EDITORS: My amusement over your continuing coverage of the Oakmont dispute about pickleball and its fallout has turned to dismay with your editorial about the dispute (“Oakmont dispute is no longer about fun and games,” Friday). Only those who live in Oakmont care a whit, and they already know the stories better than your reporters. I can only conclude that someone on your Editorial Board lives there, because the disputes certainly don’t deserve the coverage you have devoted to them. Let’s get back to covering the myriad issues that all in Sonoma County care about.
The single-payer plan
EDITOR: Donald Trump’s mayhem multiplies. His campaign sold us a bill of goods. Now he runs his con as cover for the GOP Congress gang and Trumpcare’s bills of evils, which give real meaning to fantasy GOP “death panels.” Obamacare already has underinsureds (36 percent in California) unable to use their coverage due to cost, leaving them a serious injury/illness away from bankruptcy.
George Skelton’s July 1 column about Senate Bill 562, the single-payer health care bill, was untrue (“California speaker was anything but a coward”). The bill needs work, no doubt. The California Nurses Association’s University of Massachusetts analysis would be a superb guide. He said he read it, as should you all. It shows how possible it is to pay $331 billion for all residents with wider benefits, portability, full choices and no co-payments.
In 2016, $367 billion was spent on health care, with 71 percent paid by taxes. With $225 billion in future taxes, the University of Massachusetts report projects 18 percent savings (other expert studies expect savings of 30 percent-plus).
For the rest ($106 billion in 2016), a 2.3 percent sales tax (exempting housing, utilities and food) and a business receipts tax (exempting the first $2 million) would replace what we pay now. This is a win-win-winner.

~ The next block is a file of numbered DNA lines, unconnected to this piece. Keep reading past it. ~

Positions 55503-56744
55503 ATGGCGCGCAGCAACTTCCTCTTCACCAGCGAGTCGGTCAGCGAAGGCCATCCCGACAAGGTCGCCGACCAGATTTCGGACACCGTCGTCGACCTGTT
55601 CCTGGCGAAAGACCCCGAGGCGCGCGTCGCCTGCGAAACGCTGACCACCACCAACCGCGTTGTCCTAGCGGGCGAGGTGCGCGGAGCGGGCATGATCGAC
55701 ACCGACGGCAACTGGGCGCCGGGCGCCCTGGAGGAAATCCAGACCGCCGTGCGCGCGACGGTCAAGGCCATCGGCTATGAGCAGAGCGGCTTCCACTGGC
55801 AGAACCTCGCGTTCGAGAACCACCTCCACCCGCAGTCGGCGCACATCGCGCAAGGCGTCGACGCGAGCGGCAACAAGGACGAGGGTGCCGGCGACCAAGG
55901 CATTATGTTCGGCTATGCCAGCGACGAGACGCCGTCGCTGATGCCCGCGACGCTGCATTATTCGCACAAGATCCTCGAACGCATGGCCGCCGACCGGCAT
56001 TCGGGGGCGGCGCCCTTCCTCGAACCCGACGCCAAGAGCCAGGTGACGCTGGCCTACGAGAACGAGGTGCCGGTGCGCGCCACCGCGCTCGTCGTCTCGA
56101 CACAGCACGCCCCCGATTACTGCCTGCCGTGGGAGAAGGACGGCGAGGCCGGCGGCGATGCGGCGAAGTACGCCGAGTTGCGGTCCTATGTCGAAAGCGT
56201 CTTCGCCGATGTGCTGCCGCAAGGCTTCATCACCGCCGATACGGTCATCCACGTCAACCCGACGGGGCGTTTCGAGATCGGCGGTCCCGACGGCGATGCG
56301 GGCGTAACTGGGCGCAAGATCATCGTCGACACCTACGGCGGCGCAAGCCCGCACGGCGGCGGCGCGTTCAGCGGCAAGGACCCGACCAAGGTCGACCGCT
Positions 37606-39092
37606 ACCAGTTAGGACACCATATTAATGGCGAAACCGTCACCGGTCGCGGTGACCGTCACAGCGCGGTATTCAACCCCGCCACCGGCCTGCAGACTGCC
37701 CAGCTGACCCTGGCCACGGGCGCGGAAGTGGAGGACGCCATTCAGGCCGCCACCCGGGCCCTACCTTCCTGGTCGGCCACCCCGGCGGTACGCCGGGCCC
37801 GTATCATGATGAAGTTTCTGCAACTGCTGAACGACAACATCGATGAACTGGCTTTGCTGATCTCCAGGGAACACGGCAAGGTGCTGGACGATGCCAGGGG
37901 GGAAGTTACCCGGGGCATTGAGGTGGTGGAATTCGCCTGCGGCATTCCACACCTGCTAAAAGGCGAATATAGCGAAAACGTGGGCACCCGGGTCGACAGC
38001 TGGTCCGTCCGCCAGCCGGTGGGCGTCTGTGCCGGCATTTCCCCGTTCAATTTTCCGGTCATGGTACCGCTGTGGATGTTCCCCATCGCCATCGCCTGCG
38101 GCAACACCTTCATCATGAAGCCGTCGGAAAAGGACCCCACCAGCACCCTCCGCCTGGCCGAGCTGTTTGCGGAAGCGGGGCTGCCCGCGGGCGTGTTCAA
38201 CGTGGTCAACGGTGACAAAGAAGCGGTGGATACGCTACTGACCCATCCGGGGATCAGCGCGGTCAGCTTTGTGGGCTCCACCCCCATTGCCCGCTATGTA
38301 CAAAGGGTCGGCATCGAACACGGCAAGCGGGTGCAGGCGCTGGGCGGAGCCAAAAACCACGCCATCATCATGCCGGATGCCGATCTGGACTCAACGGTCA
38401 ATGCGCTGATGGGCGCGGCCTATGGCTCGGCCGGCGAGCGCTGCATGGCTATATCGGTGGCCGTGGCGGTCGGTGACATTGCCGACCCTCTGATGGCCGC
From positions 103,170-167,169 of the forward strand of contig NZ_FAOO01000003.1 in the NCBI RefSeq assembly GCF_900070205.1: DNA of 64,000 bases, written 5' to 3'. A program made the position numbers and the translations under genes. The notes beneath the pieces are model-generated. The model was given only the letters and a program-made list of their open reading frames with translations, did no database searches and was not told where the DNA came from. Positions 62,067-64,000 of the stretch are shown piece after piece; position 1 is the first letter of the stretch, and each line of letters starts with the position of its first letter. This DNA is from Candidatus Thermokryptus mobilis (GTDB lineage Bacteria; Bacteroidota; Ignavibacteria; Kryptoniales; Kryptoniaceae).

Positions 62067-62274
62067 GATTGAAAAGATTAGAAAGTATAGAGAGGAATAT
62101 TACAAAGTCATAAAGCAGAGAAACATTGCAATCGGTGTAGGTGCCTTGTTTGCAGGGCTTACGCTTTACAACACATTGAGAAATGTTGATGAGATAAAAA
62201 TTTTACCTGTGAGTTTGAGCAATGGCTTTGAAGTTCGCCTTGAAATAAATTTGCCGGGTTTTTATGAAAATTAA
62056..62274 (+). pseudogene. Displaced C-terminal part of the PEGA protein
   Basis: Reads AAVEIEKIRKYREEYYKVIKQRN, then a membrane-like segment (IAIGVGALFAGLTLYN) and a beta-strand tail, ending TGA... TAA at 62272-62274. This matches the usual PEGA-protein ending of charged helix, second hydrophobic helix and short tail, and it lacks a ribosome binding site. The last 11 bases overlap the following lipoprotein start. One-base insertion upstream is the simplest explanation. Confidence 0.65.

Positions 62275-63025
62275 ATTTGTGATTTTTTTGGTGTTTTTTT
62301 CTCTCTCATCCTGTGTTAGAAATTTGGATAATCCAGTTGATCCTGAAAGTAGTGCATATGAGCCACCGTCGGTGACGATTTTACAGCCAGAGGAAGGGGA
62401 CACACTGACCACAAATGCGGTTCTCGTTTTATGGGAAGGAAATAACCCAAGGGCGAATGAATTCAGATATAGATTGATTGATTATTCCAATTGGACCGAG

DR. R.C. “JAKE” RUTHERFORD
EDITOR: I agree hugely with recent letters from Charlie Beck (“Population and climate,” July 18) and Leal Reinhart (“The greatest threat,” July 23) about over-population, our elephant in the room.
If life is sacred, are we to lavish more, more, more upon our dying oceans, disappearing forests and waning resources, resulting in more factory farmed animals, polluted air, water and earth, global warming and refugees? Exponential growth makes it impossible to attend properly to the life that’s here, that’s already sacred.
Humankind only reached our first billion people on the planet in the early 19th century. In this short 200 years, we’re up to 7.2 billion, with 350,000 new babies a day. Echoing Pogo: “We’ve met the enemy and he is us.”
EDITOR: Imagine if your city council were appointed by some government official instead of being elected by city residents. The inability to choose our local government representatives is the situation we residents of Sonoma County’s unincorporated towns now face (“County to add citizen groups,” July 19).
On the surface, the advisory councils that the Board of Supervisors are creating to provide local government input for unincorporated areas sound like they will provide a voice for residents. But the reality is, the model Sonoma County is using is anything but representative.